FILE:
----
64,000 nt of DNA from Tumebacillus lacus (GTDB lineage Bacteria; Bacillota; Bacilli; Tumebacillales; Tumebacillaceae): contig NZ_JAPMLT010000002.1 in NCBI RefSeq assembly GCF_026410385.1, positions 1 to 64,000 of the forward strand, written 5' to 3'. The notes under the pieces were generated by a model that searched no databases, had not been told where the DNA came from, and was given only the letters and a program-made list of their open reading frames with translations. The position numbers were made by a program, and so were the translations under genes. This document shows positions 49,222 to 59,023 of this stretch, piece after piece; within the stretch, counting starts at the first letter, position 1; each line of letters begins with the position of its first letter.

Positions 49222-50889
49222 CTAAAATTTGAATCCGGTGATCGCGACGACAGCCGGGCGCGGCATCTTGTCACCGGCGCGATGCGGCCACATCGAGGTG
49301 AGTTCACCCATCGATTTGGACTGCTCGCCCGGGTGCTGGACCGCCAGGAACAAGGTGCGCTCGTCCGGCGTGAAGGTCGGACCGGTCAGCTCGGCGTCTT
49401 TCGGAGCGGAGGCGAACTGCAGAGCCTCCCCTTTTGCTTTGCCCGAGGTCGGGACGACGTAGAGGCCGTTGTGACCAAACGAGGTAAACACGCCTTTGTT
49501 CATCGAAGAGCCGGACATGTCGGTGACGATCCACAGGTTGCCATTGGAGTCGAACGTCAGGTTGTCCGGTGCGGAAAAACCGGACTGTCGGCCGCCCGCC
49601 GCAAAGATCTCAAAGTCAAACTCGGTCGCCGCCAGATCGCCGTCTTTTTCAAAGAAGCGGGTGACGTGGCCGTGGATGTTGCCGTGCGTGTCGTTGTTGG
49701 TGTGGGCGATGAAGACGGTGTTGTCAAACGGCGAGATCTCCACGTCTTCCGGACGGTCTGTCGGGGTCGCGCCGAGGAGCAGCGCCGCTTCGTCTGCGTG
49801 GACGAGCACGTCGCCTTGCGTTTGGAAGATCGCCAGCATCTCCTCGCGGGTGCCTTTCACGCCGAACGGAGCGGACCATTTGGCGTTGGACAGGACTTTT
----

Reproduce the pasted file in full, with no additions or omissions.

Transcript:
64,000 nt of DNA from Tumebacillus lacus (GTDB lineage Bacteria; Bacillota; Bacilli; Tumebacillales; Tumebacillaceae): contig NZ_JAPMLT010000002.1 in NCBI RefSeq assembly GCF_026410385.1, positions 1 to 64,000 of the forward strand, written 5' to 3'. The notes under the pieces were generated by a model that searched no databases, had not been told where the DNA came from, and was given only the letters and a program-made list of their open reading frames with translations. The position numbers were made by a program, and so were the translations under genes. This document shows positions 49,222 to 59,023 of this stretch, piece after piece; within the stretch, counting starts at the first letter, position 1; each line of letters begins with the position of its first letter.

Positions 49222-50889
49222 CTAAAATTTGAATCCGGTGATCGCGACGACAGCCGGGCGCGGCATCTTGTCACCGGCGCGATGCGGCCACATCGAGGTG
49301 AGTTCACCCATCGATTTGGACTGCTCGCCCGGGTGCTGGACCGCCAGGAACAAGGTGCGCTCGTCCGGCGTGAAGGTCGGACCGGTCAGCTCGGCGTCTT
49401 TCGGAGCGGAGGCGAACTGCAGAGCCTCCCCTTTTGCTTTGCCCGAGGTCGGGACGACGTAGAGGCCGTTGTGACCAAACGAGGTAAACACGCCTTTGTT
49501 CATCGAAGAGCCGGACATGTCGGTGACGATCCACAGGTTGCCATTGGAGTCGAACGTCAGGTTGTCCGGTGCGGAAAAACCGGACTGTCGGCCGCCCGCC
49601 GCAAAGATCTCAAAGTCAAACTCGGTCGCCGCCAGATCGCCGTCTTTTTCAAAGAAGCGGGTGACGTGGCCGTGGATGTTGCCGTGCGTGTCGTTGTTGG
49701 TGTGGGCGATGAAGACGGTGTTGTCAAACGGCGAGATCTCCACGTCTTCCGGACGGTCTGTCGGGGTCGCGCCGAGGAGCAGCGCCGCTTCGTCTGCGTG
49801 GACGAGCACGTCGCCTTGCGTTTGGAAGATCGCCAGCATCTCCTCGCGGGTGCCTTTCACGCCGAACGGAGCGGACCATTTGGCGTTGGACAGGACTTTT